Asbestos Health Effects
The inhalation of airborne asbestos fibres is known to cause a number of mainly lung related diseases and cancers. The scientific evidence of exactly what level of asbestos exposure causes asbestos related diseases is unclear. It must be assumed therefore that the more fibres breathed in, the greater the risk to health. Asbestos containing materials in good condition can be considered of minimal risk to health. The four identified asbestos diseases are:
The Pleura is the outer envelope in which the lungs are contained.
Pleural Plaques are slight swellings beneath the outer pleura.
They do not produce any symptoms and are sometimes seen on chest x-rays resulting from a brief exposure to asbestos.
They can lead to further complications and possibly lead onto more serious asbestos diseases.
Lung Cancer is a malignant tumour of the lungs air passages. The tumour grows through the surrounding tissues invading and obstructing the air passages
The symptoms include shortness of breath, persistent chest pains and anaemia.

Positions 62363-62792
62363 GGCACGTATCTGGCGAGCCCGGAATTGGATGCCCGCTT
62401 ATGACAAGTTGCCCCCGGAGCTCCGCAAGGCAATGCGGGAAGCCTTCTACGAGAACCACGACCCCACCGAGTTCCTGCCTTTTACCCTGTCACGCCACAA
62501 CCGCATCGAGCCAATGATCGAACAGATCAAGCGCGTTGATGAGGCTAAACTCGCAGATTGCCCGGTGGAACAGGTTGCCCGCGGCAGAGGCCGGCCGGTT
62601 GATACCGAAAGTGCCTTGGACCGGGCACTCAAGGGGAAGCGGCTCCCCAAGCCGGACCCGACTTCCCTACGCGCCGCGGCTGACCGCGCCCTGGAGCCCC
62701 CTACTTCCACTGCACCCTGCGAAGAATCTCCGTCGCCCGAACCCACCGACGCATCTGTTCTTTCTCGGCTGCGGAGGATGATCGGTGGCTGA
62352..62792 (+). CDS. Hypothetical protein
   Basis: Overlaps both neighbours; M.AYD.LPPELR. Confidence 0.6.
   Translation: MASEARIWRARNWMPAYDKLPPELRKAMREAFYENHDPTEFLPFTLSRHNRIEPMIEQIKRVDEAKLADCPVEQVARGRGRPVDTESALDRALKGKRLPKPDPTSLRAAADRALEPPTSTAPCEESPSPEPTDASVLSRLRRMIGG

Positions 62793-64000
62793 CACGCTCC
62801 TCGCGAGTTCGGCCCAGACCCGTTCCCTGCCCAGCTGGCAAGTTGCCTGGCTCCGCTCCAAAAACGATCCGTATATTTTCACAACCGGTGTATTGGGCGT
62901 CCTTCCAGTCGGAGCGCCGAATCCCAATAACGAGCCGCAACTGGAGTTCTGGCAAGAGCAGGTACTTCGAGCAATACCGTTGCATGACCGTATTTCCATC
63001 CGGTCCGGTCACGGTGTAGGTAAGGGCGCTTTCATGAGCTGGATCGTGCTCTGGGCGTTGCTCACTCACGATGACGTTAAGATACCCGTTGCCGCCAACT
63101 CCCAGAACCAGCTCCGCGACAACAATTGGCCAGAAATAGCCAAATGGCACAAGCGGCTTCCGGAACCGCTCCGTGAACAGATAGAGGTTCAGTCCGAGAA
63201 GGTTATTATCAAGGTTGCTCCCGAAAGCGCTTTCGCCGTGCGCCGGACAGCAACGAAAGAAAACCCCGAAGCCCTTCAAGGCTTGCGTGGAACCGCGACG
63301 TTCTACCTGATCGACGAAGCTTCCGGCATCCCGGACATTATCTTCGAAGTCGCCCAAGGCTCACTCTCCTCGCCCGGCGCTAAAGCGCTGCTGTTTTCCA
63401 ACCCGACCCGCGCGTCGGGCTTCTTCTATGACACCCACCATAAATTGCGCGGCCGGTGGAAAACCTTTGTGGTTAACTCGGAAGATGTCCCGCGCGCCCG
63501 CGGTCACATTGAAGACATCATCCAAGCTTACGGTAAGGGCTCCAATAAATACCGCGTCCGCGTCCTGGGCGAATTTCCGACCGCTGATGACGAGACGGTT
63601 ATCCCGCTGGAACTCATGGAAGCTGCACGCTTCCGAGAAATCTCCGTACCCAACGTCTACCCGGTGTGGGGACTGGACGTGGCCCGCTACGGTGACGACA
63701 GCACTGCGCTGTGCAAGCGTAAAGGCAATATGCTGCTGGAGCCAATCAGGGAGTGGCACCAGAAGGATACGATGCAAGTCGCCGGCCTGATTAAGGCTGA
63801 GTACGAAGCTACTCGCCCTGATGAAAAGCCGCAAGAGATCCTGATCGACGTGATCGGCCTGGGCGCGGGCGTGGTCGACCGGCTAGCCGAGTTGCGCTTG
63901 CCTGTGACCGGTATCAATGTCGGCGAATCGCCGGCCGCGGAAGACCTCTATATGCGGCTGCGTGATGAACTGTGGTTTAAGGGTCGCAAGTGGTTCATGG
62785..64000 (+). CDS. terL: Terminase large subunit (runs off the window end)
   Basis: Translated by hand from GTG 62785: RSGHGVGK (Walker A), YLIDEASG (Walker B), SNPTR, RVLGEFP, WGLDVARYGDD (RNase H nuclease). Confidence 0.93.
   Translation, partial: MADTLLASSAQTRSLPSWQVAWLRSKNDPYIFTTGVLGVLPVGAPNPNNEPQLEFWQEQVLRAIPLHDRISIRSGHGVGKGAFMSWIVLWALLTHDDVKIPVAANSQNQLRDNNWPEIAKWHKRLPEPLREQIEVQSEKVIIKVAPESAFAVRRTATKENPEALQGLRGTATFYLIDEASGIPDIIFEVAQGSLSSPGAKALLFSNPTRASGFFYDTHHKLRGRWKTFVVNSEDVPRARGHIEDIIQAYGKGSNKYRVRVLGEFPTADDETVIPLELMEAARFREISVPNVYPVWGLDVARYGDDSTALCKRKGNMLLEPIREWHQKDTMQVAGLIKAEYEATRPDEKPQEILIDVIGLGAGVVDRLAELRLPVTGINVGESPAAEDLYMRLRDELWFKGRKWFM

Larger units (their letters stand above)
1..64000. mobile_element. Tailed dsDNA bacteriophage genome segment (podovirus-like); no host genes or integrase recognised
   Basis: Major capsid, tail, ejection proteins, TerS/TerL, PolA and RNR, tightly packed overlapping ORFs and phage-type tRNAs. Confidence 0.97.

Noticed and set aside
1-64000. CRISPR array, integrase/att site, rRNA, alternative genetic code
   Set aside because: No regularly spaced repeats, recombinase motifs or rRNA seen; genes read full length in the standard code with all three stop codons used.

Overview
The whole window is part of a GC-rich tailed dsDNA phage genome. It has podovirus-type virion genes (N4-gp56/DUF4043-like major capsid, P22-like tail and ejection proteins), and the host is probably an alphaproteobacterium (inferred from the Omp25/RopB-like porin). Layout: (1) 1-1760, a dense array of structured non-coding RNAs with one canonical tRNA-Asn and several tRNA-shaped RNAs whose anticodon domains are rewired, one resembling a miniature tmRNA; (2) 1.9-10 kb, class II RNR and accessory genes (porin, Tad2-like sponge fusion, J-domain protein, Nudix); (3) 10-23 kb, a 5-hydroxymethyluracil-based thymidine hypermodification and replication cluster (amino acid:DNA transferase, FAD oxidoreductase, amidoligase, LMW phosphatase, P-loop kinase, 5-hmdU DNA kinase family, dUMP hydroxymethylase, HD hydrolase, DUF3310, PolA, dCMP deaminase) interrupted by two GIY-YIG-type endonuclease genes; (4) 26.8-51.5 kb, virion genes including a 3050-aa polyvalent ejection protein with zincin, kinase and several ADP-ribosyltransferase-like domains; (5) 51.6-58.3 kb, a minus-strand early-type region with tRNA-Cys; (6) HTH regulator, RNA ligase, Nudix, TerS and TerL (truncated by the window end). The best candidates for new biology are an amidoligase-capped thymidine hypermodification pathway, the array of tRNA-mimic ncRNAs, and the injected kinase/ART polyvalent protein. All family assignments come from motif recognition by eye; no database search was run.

Smokers who are exposed to asbestos are at a proportionally higher risk of lung cancer.
Smoking whilst working with asbestos can increase the risk of developing lung cancer by 50 – 90 times.
Mesothelioma – cancer of the lung lining or abdominal cavity
Mesothelioma is a cancer of the cells that make up the lining around the outside of the lungs and inside the ribs. Or around the abdominal area.
The cancer is very invasive and spreads quickly, eventually crushing the lungs so that the patient cannot breathe.
Mesothelioma is painful and always fatal, it can be caused by very low exposure to asbestos and is not directly related to dose.
Mesothelioma can take 30 – 40 years to develop.
Mesothelioma Cancer symptoms include unexplainable weight loss, shortness of breath, extreme tiredness, hoarse voice, short breath, chest pains, cough, back pain and recurring fever. It should be noted that these symptoms vary from one patient to another.
There is usually a long delay between exposure and the onset of disease. This can be anywhere between 15 and 60 years.